Anchor Activities (or Sponge Activities) are designed for students to work on either immediately at the beginning of class time or after their class work has been completed, so that their instructional time is maximized. These activities are intended to review or extend learning of the subject matter, not to be busy-work. Activities may be designed for students to complete independently or in small groups.
You may choose to assign particular students to particular tasks or to allow them to choose, when appropriate. All tasks should be relevant to the concepts being developed in class, but some may be more complex than others; there are times when students need the opportunity to do something that is low-stress and less demanding.
Anchor Activity Ideas:
- “Don’t Waste a Minute” – Education World Article
- “Best Practices: Anchor Activities” (Regina Public Schools, Saskatchewan, Canada)
- Draw a picture to represent a concept recently studied (a map, a model, a diagram, etc.)
- Build a 3-D model using Play-Doh
- Math facts, Spelling, Vocabulary, Matching
- Use blank, printable business cards to make your own, or have students make them
Ideas for Prompts:
- What questions do you currently have about _________?
- Write 3 sentences describing what you learned about _______ this week.
Creative Writing Related to Content:
- What would have happened if Christopher Colmbus had landed on Antarctica instead of in the Caribbean?
- What would happen if a volcano erupted with chocolate instead of lava?
- Try to write three sentences without using the letter “i”
Opinion Related to Content:
- Which biome would you prefer to live in? Why?
- Was ________ right to do what he/she did at/in __________?
- Which part of this unit so far have you liked the best?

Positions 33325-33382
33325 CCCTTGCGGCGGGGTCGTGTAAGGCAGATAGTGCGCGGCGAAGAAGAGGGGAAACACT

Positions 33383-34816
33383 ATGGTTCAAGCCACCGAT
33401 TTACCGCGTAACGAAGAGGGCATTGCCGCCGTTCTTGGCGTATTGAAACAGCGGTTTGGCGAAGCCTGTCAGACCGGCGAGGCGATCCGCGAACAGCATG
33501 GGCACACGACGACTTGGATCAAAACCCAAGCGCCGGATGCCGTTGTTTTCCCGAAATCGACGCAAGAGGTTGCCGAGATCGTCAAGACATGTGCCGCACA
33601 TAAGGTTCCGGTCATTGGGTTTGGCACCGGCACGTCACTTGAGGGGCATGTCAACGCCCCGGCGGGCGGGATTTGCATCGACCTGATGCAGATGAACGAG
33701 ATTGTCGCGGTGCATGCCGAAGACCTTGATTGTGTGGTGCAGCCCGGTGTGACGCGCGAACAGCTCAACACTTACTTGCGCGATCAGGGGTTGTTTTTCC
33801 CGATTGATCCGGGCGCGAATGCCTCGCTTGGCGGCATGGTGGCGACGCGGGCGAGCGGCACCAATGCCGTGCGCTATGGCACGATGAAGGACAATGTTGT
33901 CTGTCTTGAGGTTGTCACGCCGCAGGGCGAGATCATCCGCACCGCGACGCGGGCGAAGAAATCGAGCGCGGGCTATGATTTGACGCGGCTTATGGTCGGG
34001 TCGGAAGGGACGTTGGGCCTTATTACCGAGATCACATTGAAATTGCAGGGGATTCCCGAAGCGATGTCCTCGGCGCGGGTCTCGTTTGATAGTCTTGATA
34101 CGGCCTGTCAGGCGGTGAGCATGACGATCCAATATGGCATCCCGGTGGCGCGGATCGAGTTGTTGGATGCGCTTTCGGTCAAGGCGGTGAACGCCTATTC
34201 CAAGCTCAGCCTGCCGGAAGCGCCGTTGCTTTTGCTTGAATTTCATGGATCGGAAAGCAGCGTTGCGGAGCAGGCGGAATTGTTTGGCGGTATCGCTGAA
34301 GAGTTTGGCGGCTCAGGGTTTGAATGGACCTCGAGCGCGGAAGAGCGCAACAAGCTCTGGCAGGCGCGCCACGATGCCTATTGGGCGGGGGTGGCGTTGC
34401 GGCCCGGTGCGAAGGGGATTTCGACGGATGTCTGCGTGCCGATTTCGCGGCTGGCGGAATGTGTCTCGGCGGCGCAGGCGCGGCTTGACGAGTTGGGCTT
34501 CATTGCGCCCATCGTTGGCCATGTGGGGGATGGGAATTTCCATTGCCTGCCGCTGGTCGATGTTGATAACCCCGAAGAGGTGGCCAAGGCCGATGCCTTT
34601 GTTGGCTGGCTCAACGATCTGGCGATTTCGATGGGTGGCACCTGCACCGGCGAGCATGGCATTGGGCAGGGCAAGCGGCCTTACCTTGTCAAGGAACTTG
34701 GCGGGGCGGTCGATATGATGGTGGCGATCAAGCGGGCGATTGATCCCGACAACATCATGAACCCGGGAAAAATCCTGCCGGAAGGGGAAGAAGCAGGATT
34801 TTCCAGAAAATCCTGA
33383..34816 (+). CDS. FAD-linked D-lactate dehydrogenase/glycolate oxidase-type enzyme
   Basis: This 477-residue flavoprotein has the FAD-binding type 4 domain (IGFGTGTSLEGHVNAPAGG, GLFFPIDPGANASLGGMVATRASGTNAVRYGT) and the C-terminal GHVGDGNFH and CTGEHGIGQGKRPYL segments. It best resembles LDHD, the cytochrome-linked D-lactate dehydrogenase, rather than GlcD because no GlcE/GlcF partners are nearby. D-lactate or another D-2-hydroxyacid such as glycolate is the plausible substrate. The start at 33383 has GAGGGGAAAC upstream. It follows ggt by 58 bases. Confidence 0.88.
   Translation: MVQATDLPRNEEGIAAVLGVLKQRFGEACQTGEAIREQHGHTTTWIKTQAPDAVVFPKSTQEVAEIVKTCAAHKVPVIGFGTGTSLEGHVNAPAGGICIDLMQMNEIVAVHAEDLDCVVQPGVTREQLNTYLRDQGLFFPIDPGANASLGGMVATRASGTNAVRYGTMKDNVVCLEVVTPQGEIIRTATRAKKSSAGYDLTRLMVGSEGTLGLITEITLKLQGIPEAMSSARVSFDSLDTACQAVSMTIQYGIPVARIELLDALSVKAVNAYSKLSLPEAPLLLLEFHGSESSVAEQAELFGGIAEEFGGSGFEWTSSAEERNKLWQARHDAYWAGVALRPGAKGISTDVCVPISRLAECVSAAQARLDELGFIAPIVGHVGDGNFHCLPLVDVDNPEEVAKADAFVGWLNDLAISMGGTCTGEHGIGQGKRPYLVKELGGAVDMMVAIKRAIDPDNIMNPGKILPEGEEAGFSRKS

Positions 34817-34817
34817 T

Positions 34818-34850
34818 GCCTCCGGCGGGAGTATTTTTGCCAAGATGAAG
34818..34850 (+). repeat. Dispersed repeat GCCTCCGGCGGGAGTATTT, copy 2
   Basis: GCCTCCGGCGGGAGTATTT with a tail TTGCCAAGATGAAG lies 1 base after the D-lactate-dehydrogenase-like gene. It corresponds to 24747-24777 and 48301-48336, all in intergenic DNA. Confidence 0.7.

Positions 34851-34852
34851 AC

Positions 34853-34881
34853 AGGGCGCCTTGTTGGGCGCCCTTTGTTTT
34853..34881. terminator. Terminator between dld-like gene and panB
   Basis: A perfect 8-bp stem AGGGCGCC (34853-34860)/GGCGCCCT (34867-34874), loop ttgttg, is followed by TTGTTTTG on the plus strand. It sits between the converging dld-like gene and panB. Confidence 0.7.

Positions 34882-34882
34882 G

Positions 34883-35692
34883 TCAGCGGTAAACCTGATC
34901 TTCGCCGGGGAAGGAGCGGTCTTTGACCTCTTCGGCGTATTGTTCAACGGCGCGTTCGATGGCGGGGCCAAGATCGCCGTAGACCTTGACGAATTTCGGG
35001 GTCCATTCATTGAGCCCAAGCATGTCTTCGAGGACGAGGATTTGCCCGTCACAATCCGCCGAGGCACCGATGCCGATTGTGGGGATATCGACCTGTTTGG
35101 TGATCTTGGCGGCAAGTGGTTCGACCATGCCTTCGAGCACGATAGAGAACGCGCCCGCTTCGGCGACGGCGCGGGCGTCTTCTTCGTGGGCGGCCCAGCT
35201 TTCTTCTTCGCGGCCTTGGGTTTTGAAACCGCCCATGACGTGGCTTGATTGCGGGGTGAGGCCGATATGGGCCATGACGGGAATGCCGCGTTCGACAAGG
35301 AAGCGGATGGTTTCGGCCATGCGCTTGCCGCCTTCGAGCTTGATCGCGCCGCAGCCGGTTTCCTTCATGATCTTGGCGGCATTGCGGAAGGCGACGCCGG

- FunBrain – Math and other Games (for younger and middle level students)
- Starfall – For beginning readers
- Brain Pop – Learning Activities for Math, Health, Science, Technology, English, and Social Studies
- Zoomerang – Create quizzes for students to take on-line
- Daily Dose of the Web – Daily Questions, Problems and Quizzes (Comprehensive List of Links for All Subject Areas and Grade Levels)
- Discovery School’s Brain Boosters – Organized by Thinking Skills
- “Hink Pinks” and other Word Play – Education World
- Give each student one or more sticky notes. Have them write one fact or characteristic of a topic of study on each sticky note (ie. George Washington, the Coriolis Effect, a story recently read in class). Have students put sticky notes on a board and then work in small groups to organize the notes into clusters or rows of similar ideas. Notes can be revisited after the lesson to add or adapt based on new knowledge.
- Post 2-3 questions on the board. Have students respond in a journal. Answers can be revised after lessons and/or submitted to the teacher.
- Have students respond to a question on the board on a sticky note or index card that are then submitted to the teacher immediately. This allows the teacher to get a immediate sense of how well the class understands/remembers the information.
- Have students respond to a more complicated question on the board by discussing possible answers with a neighbor or preassigned partner. Then discuss as a whole class once class begins.
- Allow students to choose (ie. may be recreational reading)
- Assign reading, possibly 2-3 paragraphs from a chapter in the text (review or new information to be discuss further in class)
- Consider using a tool that measures text complexity to make sure the material students are given to read is at a level they can each successfully read independently
- Crossword puzzles or word searches using content-related vocabulary
- Create puzzles using online resources such as Puzzlemaker from Discovery Education